Punishment and Forgiveness in the Administration of Justice in Traditional African Thought: The Yoruba Example
Laleye, Solomon A

The institution of punishment is familiar to human society as a mechanism for the promotion and sustenance of social peace. However, the necessity for the imposition of pain on an offender for crime committed has been a controversial moral issue in contemporary times. The argument of most of the antagonists of punishment focused mainly on the unlikely commensurability of punishment with the quantum of offence committed. Few, if any of these arguments recognize the need for punishment to be complemented by forgiveness without undermining justice delivery in society. This paper therefore examines the Yoruba socio-ethics’ perspective on punishment and forgiveness as exemplified in folklores, folktales and Ifa literary corpus in the bid to ensuring an enduring social order. The paper employs the critical and prescriptive methods of philosophy. It argues that the rationale for punishment provides justification for its application without undermining humanistic ethics of the people. The prescriptive method is employed to argue that when the spirit of forgiveness as against vengeance complements punishment as obtainable in Yoruba socio ethics, it would be relevant when applied to social and political problems confronting contemporary society.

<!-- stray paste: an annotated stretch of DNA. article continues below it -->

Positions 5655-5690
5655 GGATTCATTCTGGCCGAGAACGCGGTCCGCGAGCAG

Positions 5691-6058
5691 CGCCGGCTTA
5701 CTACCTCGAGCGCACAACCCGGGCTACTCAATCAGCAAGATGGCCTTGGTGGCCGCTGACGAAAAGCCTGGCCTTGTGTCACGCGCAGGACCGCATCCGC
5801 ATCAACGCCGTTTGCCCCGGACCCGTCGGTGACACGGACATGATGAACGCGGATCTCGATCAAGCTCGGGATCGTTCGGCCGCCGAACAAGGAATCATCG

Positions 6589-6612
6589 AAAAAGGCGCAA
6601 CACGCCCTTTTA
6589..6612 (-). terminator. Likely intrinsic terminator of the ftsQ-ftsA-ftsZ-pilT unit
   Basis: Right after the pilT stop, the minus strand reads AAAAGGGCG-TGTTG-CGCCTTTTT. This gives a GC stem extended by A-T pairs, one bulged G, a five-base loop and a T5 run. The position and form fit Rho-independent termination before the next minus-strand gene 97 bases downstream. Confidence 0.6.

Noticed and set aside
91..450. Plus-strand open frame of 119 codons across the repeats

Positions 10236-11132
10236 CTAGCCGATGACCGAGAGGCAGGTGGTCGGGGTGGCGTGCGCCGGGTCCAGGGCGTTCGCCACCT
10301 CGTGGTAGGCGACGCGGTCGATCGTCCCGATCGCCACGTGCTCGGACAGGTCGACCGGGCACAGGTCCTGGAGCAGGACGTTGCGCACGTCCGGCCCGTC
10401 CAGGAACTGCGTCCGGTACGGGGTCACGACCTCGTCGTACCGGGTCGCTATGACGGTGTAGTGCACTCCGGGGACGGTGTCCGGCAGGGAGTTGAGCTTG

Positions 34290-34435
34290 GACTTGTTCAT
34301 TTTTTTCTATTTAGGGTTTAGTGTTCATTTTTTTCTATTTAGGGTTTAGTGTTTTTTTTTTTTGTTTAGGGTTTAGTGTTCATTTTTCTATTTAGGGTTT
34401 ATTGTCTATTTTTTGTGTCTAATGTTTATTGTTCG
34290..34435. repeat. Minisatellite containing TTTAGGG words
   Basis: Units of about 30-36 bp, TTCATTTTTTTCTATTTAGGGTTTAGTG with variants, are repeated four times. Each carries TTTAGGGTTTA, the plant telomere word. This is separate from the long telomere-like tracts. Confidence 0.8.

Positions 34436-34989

Full Text: PDF     DOI: 10.15640/ijpt.v2n4a10